Monday, February 6, 2023
Social Security cost-of-living adjustments have fallen short of inflation by $1,054 since the start of pandemic
New data used to measure government inflations shows that average Social Security benefits fell short of inflation for the past two years. The Social Security Administration uses a measurement called the Consumer Price Index for Urban Wage Earners and Clerical Workers, or CPI-W to calculate the cost of living adjustment each year.
The average benefits fell short by about $1,054 from the start of the pandemic through 2022. This excludes Medicare Part B premiums. This is going to be difficult for people to recover from and will largely depend on how much inflation comes down. This serves as a reminder for retirees to carefully plan their income streams and not rely solely on Social Security.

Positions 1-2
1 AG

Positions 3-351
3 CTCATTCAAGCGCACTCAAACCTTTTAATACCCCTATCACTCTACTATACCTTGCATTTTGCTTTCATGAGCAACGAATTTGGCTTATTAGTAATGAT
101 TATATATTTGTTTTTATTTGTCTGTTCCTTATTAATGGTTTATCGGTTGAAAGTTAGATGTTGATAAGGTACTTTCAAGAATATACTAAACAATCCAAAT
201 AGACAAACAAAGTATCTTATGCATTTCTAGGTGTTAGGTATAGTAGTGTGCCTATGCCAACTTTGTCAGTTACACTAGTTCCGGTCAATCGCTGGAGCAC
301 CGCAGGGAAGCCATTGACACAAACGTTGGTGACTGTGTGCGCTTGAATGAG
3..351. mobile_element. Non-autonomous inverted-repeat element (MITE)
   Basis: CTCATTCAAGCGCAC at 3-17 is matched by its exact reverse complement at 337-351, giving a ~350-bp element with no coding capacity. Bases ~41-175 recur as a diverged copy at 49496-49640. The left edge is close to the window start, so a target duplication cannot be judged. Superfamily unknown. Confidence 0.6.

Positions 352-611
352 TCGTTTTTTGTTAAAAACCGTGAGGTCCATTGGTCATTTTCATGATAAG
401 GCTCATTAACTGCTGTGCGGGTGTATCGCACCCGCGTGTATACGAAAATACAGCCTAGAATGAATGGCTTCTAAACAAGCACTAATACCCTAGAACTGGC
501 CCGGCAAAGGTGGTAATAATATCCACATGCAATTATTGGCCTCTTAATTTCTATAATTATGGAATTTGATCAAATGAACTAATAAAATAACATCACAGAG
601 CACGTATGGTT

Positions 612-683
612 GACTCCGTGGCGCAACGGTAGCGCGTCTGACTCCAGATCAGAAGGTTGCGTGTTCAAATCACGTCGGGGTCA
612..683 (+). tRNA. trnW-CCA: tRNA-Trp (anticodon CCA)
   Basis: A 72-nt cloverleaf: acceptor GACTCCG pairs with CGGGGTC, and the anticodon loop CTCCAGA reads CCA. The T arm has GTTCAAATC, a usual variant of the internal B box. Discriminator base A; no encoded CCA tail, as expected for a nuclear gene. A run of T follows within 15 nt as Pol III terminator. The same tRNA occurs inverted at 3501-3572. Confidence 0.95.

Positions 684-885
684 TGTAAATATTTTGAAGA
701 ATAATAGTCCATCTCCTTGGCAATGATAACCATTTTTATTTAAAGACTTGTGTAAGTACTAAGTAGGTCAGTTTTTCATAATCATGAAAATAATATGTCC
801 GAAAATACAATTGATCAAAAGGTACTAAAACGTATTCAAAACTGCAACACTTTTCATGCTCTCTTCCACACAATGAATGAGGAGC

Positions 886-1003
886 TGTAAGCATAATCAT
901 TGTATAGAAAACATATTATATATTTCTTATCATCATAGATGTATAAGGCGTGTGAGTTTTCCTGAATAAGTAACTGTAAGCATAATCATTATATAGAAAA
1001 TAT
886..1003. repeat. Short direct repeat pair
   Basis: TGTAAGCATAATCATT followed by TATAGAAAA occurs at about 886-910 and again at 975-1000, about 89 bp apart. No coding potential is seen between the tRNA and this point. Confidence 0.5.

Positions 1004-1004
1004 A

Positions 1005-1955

For more information see Lori Konish “Social Security cost-of-living adjustments have fallen short of inflation by $1,054 since the start of pandemic”, CNBC, January 12, 2023.
Special thanks to David S. Luber (Florida Probate Attorney) for bringing this article to my attention.